The dataset contains over 100k videos of driving experience, each running 40 seconds at 30 frames per second. The total image count is 800 times larger than Baidu ApolloScape (released March 2018), 4,800 times larger than Mapillary and 8,000 times larger than KITTI. The videos were collected from some 50k trips on the streets and highways of New York, San Francisco Bay Area, etc. and come with GPS/IMU information illustrating driving paths. They were recorded at different times of the day and in various weather conditions, including sunny, overcast, and rainy.
The paper BDD100K: A Diverse Driving Video Database with Scalable Annotation Tooling is on arXiv.
From Stanford University Computer Science Department, released June 11.
The Stanford Question Answering Dataset (SQuAD) is a reading comprehension dataset consisting of questions posed by crowdworkers on a set of Wikipedia articles, where the answer to every question is a segment of text, or span, from the corresponding reading passage; or the question might be unanswerable. SQuAD 2.0 combines the 100,000 questions in SQuAD1.1 with over 50,000 new, unanswerable questions written adversarially by crowdworkers to look similar to answerable ones.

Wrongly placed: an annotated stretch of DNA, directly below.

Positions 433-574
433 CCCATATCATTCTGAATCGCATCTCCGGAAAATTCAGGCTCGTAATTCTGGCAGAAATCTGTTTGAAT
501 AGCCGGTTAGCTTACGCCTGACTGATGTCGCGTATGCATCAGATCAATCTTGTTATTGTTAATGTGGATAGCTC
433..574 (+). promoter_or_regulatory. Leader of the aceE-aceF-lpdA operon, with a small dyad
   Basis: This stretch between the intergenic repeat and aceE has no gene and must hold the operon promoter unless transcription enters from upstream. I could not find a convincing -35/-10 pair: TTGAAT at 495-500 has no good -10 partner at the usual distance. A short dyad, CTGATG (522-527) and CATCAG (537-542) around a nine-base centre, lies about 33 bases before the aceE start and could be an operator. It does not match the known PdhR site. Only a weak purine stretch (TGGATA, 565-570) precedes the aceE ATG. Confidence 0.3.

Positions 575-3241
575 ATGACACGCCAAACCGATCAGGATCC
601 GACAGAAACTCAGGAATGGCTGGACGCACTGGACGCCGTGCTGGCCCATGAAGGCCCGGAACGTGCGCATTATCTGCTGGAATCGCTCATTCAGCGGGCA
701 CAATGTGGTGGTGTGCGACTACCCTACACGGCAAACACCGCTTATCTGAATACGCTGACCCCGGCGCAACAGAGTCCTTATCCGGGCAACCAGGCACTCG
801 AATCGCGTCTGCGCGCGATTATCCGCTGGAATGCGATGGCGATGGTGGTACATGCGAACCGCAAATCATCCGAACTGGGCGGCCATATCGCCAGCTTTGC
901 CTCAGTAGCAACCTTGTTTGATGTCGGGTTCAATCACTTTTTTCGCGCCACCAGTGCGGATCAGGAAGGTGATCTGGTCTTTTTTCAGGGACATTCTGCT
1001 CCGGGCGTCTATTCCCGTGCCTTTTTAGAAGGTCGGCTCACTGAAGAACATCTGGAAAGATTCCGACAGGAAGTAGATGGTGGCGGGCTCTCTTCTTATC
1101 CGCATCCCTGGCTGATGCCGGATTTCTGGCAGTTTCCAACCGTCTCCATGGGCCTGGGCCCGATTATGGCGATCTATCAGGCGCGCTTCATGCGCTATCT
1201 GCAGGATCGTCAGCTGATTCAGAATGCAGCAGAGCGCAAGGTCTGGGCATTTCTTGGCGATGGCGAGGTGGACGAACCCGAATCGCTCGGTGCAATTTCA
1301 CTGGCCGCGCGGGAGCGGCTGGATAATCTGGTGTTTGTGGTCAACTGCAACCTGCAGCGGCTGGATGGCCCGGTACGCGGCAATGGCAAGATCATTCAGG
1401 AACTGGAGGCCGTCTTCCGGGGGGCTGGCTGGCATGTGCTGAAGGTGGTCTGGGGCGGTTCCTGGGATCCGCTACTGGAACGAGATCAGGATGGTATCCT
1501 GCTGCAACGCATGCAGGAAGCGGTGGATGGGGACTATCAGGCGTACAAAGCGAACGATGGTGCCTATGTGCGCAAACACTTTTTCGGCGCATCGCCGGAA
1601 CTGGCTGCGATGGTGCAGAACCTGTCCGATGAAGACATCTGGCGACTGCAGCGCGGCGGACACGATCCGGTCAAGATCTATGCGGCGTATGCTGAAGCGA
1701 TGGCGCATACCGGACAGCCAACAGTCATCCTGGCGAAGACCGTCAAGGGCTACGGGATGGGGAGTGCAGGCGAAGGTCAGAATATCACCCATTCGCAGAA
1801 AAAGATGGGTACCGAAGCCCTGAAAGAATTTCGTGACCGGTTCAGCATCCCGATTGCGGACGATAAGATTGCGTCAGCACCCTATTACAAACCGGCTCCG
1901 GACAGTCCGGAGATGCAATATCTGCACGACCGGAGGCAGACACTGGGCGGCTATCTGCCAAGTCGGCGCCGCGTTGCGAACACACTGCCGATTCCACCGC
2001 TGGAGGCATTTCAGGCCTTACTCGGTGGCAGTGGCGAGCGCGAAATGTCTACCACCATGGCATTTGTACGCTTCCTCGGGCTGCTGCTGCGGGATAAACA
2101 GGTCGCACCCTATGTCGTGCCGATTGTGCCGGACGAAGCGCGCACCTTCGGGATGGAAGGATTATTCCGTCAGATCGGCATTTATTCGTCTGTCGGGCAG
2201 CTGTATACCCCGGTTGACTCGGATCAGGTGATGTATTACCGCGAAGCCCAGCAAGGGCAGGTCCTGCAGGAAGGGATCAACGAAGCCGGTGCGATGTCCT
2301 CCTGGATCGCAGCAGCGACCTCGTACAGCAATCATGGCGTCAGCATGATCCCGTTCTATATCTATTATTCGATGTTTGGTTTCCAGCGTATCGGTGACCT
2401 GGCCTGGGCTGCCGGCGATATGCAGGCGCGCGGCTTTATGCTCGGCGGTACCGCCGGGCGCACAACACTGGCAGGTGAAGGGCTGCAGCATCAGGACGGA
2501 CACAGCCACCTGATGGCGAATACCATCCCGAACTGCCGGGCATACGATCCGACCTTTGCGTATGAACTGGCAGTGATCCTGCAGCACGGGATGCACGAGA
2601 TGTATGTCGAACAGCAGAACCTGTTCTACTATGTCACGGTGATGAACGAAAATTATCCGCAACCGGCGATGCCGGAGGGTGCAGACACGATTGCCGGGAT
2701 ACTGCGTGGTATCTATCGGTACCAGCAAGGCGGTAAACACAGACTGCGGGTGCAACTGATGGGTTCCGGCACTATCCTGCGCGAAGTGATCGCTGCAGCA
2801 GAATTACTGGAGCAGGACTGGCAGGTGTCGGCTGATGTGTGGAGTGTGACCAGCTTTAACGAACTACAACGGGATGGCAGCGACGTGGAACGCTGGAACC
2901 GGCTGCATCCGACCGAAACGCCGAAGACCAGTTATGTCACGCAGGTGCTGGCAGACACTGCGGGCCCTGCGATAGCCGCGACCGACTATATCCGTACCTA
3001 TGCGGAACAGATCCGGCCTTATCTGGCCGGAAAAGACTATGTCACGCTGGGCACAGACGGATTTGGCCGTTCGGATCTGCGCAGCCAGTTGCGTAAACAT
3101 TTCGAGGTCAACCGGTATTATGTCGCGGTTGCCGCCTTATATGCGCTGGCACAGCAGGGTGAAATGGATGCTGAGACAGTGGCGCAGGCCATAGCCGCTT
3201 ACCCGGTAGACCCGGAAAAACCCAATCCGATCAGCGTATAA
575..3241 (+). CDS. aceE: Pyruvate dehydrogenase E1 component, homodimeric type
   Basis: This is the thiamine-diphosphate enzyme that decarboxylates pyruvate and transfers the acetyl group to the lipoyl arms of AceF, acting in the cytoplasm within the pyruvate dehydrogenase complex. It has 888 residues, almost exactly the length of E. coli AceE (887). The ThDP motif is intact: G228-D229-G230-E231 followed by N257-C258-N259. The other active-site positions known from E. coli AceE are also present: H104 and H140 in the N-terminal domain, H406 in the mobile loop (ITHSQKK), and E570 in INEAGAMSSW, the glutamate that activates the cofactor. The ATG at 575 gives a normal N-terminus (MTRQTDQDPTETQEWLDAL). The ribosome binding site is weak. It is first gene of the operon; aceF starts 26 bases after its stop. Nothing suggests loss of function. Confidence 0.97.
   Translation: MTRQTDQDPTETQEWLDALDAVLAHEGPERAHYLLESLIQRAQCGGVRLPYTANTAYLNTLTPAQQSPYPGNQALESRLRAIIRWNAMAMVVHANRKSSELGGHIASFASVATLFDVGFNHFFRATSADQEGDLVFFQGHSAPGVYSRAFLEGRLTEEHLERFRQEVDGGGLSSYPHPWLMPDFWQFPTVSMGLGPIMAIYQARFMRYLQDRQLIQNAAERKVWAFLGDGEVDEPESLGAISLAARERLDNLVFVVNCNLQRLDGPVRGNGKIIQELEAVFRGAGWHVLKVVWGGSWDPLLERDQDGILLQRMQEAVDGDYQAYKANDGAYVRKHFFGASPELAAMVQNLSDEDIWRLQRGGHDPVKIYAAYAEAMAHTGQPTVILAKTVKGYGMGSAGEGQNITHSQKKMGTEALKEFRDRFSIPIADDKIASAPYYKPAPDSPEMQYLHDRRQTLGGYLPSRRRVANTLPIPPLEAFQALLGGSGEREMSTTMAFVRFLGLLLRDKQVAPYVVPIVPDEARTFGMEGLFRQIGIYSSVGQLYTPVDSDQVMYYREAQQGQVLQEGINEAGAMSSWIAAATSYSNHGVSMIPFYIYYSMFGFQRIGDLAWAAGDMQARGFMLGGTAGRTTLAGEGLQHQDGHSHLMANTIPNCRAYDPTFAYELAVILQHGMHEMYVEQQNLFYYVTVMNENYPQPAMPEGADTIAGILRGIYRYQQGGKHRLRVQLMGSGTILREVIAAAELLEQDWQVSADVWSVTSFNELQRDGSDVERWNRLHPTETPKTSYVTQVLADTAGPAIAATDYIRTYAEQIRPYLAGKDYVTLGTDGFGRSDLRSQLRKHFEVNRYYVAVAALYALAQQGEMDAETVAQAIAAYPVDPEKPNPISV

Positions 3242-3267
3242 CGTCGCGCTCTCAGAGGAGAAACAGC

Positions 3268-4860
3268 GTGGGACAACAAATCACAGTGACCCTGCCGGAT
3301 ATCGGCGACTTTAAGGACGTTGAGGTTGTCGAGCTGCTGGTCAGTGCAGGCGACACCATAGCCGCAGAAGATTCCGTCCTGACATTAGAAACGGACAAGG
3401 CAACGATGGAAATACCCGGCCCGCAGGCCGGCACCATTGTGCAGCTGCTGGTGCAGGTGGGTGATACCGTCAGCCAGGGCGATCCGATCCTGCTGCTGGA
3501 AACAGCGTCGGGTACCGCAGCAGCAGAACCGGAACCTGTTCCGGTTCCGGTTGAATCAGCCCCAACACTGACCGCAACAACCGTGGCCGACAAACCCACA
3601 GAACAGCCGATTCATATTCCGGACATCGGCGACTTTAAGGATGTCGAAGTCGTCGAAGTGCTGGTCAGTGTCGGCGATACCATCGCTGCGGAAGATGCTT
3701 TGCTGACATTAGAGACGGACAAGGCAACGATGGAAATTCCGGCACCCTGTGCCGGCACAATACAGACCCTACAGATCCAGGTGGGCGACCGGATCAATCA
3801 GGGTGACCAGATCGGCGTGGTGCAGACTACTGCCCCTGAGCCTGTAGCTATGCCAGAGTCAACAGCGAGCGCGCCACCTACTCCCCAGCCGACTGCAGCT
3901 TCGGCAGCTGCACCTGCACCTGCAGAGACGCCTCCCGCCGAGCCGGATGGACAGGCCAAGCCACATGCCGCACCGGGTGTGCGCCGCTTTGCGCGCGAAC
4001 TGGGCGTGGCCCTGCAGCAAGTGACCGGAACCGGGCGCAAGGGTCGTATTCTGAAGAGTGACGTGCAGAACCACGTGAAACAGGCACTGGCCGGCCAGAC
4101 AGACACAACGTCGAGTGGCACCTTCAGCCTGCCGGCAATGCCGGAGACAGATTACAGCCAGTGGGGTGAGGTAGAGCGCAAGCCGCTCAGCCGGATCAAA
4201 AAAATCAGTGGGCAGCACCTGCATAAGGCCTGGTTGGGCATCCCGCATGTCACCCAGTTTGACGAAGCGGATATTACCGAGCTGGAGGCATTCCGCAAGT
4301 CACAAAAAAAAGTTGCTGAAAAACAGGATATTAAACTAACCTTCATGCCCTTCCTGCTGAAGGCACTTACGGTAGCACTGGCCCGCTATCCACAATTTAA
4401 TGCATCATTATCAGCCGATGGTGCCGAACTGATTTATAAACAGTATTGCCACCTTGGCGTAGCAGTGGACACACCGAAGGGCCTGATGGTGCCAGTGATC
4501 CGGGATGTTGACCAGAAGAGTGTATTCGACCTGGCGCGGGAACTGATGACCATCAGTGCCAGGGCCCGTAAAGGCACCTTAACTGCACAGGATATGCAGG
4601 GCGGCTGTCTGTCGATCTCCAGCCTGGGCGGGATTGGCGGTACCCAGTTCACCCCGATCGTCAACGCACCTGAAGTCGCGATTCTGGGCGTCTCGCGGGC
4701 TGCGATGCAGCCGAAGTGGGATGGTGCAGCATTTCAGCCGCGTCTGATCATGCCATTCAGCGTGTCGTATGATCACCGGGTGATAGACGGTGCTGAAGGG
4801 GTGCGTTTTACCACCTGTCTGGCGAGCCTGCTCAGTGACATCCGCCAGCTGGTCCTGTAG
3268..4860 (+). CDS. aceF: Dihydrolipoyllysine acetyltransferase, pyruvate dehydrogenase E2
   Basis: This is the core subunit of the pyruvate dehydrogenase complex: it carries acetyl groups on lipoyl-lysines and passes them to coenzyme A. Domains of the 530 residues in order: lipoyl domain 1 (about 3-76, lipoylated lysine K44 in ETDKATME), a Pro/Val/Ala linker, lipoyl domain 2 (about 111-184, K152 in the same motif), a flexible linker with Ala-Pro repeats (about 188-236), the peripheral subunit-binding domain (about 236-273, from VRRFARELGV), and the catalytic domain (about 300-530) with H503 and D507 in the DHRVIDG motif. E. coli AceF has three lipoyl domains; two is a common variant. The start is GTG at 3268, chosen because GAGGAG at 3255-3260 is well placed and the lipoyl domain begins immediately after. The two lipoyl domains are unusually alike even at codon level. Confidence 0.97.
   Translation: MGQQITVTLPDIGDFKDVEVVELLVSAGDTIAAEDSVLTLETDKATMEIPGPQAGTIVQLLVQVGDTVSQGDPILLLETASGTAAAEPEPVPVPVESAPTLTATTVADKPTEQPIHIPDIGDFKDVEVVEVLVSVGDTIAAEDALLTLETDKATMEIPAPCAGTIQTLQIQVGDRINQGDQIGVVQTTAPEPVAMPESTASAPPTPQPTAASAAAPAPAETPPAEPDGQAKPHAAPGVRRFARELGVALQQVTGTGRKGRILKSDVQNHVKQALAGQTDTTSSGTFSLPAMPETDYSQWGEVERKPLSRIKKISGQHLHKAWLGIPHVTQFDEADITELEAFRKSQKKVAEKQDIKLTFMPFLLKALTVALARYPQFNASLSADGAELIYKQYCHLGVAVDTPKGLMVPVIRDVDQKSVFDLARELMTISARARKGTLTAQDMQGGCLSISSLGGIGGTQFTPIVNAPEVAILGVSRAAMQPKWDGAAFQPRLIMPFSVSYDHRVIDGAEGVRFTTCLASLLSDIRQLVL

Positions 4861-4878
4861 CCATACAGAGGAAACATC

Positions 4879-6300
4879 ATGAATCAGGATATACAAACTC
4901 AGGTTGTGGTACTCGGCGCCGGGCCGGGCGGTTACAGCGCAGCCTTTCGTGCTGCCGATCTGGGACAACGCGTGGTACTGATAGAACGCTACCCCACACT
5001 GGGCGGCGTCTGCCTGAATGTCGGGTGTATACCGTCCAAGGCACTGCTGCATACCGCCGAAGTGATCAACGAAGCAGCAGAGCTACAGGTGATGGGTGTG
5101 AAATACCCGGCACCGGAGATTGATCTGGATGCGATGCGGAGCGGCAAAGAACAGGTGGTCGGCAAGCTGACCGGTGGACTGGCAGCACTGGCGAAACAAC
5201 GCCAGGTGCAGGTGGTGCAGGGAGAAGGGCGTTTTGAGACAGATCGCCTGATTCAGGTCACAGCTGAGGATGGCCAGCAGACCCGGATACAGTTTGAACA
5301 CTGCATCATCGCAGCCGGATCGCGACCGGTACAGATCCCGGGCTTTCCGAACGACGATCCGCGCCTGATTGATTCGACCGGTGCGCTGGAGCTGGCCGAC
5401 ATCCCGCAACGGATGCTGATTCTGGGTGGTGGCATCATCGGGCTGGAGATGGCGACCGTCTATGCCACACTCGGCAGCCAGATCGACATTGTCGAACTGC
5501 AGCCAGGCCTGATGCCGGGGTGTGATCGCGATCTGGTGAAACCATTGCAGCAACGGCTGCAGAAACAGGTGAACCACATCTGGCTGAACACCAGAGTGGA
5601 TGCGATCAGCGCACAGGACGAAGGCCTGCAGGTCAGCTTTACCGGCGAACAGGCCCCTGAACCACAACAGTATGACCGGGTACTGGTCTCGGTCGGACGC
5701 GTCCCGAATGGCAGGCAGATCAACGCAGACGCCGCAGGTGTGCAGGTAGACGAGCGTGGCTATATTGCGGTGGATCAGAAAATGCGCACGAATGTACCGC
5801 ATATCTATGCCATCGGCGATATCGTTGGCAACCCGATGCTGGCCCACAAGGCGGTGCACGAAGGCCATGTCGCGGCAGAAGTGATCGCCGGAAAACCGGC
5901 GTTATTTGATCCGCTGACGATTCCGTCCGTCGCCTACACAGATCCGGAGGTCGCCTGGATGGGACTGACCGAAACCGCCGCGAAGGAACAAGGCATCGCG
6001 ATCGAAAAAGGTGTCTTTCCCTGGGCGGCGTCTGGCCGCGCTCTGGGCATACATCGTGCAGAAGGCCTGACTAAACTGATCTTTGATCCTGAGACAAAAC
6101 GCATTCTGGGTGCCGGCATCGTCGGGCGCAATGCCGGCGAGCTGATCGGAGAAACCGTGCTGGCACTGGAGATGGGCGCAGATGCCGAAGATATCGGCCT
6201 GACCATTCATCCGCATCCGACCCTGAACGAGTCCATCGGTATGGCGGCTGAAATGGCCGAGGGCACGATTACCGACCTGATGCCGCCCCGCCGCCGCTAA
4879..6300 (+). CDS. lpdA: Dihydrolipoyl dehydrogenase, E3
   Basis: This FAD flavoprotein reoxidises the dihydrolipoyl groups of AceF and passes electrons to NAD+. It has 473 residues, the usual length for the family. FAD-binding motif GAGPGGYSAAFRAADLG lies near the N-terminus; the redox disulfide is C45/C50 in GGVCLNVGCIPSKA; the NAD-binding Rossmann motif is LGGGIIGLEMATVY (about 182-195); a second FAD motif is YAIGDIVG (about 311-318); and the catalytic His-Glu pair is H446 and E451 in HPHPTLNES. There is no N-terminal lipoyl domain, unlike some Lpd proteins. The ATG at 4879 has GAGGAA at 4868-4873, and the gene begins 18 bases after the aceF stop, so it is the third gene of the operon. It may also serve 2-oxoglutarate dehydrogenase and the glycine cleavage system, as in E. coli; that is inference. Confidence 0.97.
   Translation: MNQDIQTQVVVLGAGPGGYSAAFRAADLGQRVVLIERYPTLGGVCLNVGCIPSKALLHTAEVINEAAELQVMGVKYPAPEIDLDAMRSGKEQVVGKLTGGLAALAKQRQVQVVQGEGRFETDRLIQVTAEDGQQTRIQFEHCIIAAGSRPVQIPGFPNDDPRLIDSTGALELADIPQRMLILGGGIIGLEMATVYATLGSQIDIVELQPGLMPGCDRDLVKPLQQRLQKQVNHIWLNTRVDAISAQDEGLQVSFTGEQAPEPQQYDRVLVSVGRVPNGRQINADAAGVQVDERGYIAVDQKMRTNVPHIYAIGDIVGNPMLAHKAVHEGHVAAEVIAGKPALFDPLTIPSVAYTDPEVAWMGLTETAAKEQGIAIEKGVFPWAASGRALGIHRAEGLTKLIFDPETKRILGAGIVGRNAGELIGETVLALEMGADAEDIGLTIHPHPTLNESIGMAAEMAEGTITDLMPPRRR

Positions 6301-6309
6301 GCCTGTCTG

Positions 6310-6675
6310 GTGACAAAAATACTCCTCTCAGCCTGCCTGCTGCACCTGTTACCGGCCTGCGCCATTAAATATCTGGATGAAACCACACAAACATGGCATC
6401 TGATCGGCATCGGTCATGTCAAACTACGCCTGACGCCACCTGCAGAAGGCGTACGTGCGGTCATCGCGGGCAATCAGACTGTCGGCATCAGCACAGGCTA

SQuAD 2.0 is a challenging natural language understanding task for existing models. For example a strong neural system that is able to score 86 percent F1 on SQuAD 1.1 achieves only 66 percent F1 on SQuAD 2.0.
The paper Know What You Don’t Know: Unanswerable Questions for SQuAD is on arXiv.
From Stanford University Computer Science Department, open-sourced August 21.
CoQA is a large-scale dataset for building Conversational Question Answering systems. The CoQA challenge measures the ability of machines to understand a text passage and answer a series of interconnected questions that appear in a conversation.
CoQA contains 127k questions with answers, obtained from 8k conversations about text passages from seven diverse domains. The questions are conversational and the answers are free-form text with their corresponding evidence highlighted in the passage.